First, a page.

Charles then became a Feldmarschall (Field Marshal) in the Austro-Hungarian Army. In the spring of 1916, in connection with the offensive against Italy, he was entrusted with the command of the XX. Corps, whose affections the heir-presumptive to the throne won by his affability and friendliness. The offensive, after a successful start, soon came to a standstill. Shortly afterwards, Charles went to the eastern front as commander of an army operating against the Russians and Romanians.
Charles succeeded to the thrones in November 1916 after the death of his grand-uncle, Emperor Franz Joseph. On 2 December 1916, he assumed the title of Supreme Commander of the whole army from Archduke Friedrich. His coronation as King of Hungary occurred on 30 December. In 1917, Charles secretly entered into peace negotiations with France. He employed his brother-in-law, Prince Sixtus of Bourbon-Parma, an officer in the Belgian Army, as intermediary. However, the Allies insisted on Austrian recognition of Italian claims to territory and Charles refused, so no progress was made. Foreign minister Graf Czernin was only interested in negotiating a general peace which would include Germany, Charles himself went much further in suggesting his willingness to make a separate peace. When news of the overture leaked in April 1918, Charles denied involvement until French Prime Minister Georges Clemenceau published letters signed by him. This led to Czernin's resignation, forcing Austria-Hungary into an even more dependent position with respect to its seemingly wronged German ally.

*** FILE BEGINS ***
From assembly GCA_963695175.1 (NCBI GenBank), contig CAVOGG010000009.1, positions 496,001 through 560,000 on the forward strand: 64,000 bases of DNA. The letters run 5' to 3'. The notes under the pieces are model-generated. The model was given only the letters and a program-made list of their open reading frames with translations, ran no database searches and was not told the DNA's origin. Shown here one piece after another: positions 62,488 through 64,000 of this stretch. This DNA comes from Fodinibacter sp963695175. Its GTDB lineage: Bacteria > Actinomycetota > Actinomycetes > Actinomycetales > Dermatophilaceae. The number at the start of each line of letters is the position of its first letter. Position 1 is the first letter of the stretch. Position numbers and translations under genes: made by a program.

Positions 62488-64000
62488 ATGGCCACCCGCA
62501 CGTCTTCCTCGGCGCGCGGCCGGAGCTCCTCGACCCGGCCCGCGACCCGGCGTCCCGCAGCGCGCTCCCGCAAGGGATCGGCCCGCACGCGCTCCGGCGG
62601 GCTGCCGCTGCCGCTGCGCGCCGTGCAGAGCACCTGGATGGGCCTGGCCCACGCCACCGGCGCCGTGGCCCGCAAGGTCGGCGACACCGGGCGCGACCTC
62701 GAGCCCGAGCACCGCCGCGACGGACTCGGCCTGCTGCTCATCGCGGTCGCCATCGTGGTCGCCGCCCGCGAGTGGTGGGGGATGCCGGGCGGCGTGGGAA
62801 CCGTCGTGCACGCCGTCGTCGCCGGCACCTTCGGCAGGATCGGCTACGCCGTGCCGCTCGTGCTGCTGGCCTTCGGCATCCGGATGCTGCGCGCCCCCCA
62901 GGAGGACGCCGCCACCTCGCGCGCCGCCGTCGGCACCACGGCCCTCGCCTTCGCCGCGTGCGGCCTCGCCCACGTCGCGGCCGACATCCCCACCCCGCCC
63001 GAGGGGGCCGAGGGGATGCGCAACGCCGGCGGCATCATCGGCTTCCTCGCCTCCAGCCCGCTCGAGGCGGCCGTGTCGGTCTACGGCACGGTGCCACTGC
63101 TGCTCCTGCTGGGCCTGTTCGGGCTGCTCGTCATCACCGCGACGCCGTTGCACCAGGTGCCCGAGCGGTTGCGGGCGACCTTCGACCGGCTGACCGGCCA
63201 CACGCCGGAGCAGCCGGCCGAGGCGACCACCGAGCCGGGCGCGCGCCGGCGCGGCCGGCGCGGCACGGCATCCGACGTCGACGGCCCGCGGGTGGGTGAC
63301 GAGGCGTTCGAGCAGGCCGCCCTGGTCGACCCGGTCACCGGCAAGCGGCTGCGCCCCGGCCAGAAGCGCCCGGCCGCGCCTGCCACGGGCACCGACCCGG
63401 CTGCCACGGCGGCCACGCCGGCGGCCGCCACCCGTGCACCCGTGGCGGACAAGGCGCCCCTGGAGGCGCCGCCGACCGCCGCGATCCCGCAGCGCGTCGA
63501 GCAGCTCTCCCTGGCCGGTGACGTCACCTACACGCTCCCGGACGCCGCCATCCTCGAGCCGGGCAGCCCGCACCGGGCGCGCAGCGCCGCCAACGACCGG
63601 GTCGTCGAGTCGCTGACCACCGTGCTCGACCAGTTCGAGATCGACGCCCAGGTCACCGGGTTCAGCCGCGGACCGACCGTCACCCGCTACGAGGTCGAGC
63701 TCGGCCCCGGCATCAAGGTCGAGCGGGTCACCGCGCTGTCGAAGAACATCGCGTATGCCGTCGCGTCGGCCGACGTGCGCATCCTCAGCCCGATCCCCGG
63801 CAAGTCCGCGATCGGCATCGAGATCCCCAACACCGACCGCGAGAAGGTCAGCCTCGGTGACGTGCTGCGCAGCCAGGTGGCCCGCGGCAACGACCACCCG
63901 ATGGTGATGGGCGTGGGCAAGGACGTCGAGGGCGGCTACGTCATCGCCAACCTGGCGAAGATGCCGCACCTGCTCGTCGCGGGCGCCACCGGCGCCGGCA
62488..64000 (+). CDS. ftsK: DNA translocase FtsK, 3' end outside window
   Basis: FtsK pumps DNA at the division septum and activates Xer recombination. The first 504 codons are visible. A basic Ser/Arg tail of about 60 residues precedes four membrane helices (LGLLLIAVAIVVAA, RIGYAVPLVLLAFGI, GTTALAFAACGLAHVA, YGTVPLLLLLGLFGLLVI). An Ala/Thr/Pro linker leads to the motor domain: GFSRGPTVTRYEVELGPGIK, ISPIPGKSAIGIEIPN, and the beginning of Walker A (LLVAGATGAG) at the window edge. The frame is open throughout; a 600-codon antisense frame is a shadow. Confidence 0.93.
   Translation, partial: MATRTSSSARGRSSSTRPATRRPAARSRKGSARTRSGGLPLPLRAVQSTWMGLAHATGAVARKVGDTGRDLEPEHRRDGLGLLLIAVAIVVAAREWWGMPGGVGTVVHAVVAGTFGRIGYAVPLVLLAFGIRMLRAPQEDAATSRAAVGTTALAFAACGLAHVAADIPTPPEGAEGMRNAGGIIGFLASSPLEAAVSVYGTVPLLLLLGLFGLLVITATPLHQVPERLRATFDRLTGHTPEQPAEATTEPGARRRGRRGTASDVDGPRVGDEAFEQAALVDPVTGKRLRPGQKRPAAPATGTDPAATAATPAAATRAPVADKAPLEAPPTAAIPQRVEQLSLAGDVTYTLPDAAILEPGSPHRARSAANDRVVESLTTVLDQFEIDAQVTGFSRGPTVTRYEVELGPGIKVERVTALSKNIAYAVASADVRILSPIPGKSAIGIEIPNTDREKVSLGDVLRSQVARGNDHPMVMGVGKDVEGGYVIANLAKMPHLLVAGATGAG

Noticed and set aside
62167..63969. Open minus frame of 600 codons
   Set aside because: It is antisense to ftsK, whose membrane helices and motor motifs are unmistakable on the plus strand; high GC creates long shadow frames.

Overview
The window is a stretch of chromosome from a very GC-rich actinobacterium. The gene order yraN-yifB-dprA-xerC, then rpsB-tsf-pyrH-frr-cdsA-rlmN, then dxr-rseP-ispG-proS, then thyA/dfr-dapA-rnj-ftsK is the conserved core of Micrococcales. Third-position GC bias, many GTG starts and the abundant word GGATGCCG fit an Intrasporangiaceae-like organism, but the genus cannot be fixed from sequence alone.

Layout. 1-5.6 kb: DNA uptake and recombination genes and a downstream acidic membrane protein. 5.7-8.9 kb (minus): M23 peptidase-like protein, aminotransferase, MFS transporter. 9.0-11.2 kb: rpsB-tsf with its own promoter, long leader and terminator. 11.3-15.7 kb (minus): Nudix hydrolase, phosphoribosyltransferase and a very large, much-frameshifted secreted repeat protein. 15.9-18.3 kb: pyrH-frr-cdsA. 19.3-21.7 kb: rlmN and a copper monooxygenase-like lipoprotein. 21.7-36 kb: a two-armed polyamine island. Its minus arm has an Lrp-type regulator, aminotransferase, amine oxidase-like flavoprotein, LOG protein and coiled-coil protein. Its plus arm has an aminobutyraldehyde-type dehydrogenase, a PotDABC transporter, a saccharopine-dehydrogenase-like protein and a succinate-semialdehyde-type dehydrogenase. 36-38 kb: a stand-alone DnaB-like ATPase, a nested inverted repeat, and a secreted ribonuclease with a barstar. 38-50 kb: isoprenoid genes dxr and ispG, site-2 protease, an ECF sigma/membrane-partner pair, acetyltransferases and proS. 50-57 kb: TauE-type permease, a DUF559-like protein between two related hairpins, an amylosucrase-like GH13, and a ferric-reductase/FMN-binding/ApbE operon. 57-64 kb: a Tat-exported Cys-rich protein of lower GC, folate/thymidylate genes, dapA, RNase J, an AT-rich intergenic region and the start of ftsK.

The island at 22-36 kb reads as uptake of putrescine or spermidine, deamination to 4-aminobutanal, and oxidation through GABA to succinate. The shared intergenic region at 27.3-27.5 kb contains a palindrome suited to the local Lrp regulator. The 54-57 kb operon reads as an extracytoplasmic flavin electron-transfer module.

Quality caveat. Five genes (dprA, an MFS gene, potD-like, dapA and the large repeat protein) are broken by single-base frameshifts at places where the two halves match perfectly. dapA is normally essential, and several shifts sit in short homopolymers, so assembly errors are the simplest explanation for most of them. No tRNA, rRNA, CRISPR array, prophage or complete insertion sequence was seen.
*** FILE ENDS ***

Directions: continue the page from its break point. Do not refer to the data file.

The Austro-Hungarian Empire was wracked by inner turmoil in the final years of the war, with much tension between ethnic groups. As part of his Fourteen Points, U.S. President Woodrow Wilson demanded that the Empire allow for autonomy and self-determination of its peoples. In response, Charles agreed to reconvene the Imperial Parliament and allow for the creation of a confederation with each national group exercising self-governance. However, the ethnic groups fought for full autonomy as separate nations, as they were now determined to become independent from Vienna at the earliest possible moment.